- 12/04/2014 - Half the Sky's NICHOLAS KRISTOF / A Path Appears
- 11/25/2014 - 'Read and Share' Book Club
- 11/18/2014 - UC Berkeley Department of Theater, Dance and Performance Studies presents REGENTS' LECTURE: LUIS VALDEZ
- 11/13/2014 - Presidential Inaugural Poet RICHARD BLANCO / The Prince of Los Cocuyos
- 11/10/2014 - London's School of Life's ROMAN KRZNARIC / Empathy
Daily Archives: October 15, 2012
Electoral districts, either within a city, a county, or a state, are drawn to best represent the people and communities within them. That is, unless you live in Berkeley.
In 1986, Berkeley adopted districts for its City Council. Yet rather than permit districts that represent our communities as they grow and change, as is done everywhere else in the country, Berkeley has made the 1986 lines permanent, allowing for only minor deviations for population adjustment.
Big deal, you might say. … Continue reading »
Berkeley remains split on sit-lie measure (ABC Local)
“An Iliad” takes twist with heroic effort (Chronicle)
Two Cal law students accused of beheading exotic bird (CBS Local)
Michael Pollan: Vote for the dinner party (NYT)
Cal law professor receives award from state bar (Daily Cal)
500 libraries and bookstores celebrate author’s fictional creations (SF Chronicle)
Opinion: Cal’s “hostile environment” question (LA Times)
Editorial: Ignorance, denial won’t solve debt woes (Tribune)
Last week, more than 100 community members, educators and city and school officials came together to share a meal and a vision for a future of equal opportunities for all children in Berkeley schools.
The theory behind the effort, 2020 Vision, is that success at school should not be predictable based on a child’s race or ethnicity. The goal, as the name suggests, is to eradicate the achievement gap by the year 2020. As it stands, Hispanic and black students, as a group, consistently score lower than peers on standardized tests, while having higher rates of chronic absenteeism, truancy, suspension and dropping out altogether, according to a statement posted by Berkeley Alliance, which is spearheading the Vision 2020 effort. … Continue reading »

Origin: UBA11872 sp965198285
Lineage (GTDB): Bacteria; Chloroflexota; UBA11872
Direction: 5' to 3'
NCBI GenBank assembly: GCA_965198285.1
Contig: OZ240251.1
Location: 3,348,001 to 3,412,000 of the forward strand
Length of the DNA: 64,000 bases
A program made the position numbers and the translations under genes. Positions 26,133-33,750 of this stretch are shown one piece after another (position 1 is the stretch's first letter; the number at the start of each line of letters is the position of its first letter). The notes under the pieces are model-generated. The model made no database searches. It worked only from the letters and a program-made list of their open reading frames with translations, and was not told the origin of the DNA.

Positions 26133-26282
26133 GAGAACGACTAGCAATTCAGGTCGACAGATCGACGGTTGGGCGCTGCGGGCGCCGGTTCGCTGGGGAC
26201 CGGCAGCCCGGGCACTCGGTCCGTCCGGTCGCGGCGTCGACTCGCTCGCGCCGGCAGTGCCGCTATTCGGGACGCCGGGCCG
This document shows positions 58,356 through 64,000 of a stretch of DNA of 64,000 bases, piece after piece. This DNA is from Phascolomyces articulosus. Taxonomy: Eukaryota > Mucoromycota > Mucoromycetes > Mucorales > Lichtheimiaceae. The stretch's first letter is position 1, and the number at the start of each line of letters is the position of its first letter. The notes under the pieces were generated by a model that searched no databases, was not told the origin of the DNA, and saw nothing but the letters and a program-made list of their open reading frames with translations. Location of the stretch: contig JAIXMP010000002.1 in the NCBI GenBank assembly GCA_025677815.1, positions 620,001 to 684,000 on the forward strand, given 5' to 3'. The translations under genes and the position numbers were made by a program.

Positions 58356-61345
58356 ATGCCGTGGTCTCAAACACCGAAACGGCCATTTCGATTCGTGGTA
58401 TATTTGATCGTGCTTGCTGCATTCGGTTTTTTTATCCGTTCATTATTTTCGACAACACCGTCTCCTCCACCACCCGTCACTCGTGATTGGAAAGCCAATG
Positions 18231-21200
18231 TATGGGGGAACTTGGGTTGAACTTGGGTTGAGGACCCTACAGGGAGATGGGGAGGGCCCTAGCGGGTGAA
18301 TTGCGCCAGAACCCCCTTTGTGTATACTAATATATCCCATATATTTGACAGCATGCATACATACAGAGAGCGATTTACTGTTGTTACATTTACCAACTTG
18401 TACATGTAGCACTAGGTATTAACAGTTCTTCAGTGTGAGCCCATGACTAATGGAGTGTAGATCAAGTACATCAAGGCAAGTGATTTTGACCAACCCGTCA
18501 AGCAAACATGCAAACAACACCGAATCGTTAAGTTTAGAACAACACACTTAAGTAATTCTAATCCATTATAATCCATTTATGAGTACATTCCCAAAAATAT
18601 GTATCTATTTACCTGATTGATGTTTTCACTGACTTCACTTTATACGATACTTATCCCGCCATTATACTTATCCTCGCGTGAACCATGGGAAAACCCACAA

An estimated 30,000-40,000 people headed to Shattuck Avenue on Sunday for Berkeley’s first Sunday Streets event which saw 17 blocks, from Haste to Rose, closed to traffic and open to pretty much everything else: from scooters, to strollers, from bikes with triangular wheels to roller blades, as well as people playing music, doing yoga, whipping hula hoops, eating, laughing, running and playing.
“It was a wild success,” said John Caner, Executive Director of the Downtown Berkeley Association, who added that he was particularly pleased to see the local merchants doing such great business. “We are absolutely thrilled that it brought so many people downtown. It was zany, creative and a cascade of fun and cultural entertainment for everyone.”
Caner was pleased to see how Shattuck Avenue’s width, originally designed to accommodate trolley cars, was so accommodating to the great numbers of people who stepped off the sidewalks. “It absorbed all those people and could comfortably absorb double that number,” he said. … Continue reading »
Angel Jaramillo, a 4th grader at John Muir Elementary School, has never swum at Berkeley’s Willard pool. His family sometimes take him to the Richmond Plunge. But, he said, he hopes that by the time he’s in 7th grade he will be able to swim at Willard — and he’ll be bringing his snorkeling mask.
Jaramillo was one of many children who came to the middle school pool on Derby and Telegraph on Saturday Oct. 13 to drum up support for ballot Measures N and O which would raise the funds necessary to re-open the pool, build a new warm pool, and maintain two other city pools. Willard Pool was closed in June 2010 and filled with dirt in January 2011. Corn and other edible plants now grow out of a section of the main pool and vegetation sprouts from the diving pool. … Continue reading »